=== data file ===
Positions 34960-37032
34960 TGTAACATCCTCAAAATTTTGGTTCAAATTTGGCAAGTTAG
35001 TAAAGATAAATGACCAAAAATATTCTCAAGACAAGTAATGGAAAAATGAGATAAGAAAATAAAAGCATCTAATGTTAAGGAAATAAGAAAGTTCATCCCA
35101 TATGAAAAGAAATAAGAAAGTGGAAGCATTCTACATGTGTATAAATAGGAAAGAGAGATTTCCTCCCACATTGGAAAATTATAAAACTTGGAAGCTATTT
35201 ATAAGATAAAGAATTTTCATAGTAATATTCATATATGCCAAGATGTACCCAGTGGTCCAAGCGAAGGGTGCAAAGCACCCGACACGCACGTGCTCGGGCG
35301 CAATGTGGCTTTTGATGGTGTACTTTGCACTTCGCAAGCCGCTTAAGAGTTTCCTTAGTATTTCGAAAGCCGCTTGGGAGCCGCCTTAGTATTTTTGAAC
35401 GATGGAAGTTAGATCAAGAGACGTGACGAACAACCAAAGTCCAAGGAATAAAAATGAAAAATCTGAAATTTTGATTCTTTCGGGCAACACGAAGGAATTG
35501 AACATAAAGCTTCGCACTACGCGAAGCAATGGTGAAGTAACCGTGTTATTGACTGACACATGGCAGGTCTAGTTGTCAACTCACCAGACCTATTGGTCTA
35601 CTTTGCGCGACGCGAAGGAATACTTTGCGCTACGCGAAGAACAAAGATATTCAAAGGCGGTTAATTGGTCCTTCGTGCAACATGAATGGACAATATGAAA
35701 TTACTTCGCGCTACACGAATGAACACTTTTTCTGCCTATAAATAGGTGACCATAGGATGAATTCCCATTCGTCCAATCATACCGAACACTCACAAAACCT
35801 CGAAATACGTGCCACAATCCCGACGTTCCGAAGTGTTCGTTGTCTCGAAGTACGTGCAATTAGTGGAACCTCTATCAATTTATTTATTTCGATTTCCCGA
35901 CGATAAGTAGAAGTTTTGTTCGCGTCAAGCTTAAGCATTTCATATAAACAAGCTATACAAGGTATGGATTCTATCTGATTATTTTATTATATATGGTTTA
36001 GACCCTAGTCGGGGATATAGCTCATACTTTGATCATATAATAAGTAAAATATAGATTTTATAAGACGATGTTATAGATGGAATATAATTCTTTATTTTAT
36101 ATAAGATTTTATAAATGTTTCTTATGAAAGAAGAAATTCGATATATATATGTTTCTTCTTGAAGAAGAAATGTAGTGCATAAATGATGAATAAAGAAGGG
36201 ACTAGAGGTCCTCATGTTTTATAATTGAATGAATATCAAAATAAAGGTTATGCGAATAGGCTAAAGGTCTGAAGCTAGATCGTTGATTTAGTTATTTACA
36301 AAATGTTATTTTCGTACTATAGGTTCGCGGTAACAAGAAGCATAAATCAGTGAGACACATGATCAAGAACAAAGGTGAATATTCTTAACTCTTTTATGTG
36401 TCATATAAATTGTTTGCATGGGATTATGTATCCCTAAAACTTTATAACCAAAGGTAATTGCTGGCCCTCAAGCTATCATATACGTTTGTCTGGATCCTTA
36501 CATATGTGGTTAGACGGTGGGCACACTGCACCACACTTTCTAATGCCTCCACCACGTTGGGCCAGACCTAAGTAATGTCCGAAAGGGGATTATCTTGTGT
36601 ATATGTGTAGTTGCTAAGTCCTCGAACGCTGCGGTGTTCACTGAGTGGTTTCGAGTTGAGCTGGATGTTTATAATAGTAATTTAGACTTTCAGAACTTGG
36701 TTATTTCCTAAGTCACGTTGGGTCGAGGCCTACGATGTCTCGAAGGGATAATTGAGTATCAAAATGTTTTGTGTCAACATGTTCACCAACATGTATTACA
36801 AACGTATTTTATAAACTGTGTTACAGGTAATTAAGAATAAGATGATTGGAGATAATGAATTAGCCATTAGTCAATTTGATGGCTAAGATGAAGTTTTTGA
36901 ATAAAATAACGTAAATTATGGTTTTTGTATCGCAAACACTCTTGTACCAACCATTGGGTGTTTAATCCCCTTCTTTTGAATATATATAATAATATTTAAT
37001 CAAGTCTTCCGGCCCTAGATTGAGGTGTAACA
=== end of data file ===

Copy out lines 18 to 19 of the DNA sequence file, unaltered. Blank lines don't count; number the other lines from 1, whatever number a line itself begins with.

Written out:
36501 CATATGTGGTTAGACGGTGGGCACACTGCACCACACTTTCTAATGCCTCCACCACGTTGGGCCAGACCTAAGTAATGTCCGAAAGGGGATTATCTTGTGT
36601 ATATGTGTAGTTGCTAAGTCCTCGAACGCTGCGGTGTTCACTGAGTGGTTTCGAGTTGAGCTGGATGTTTATAATAGTAATTTAGACTTTCAGAACTTGG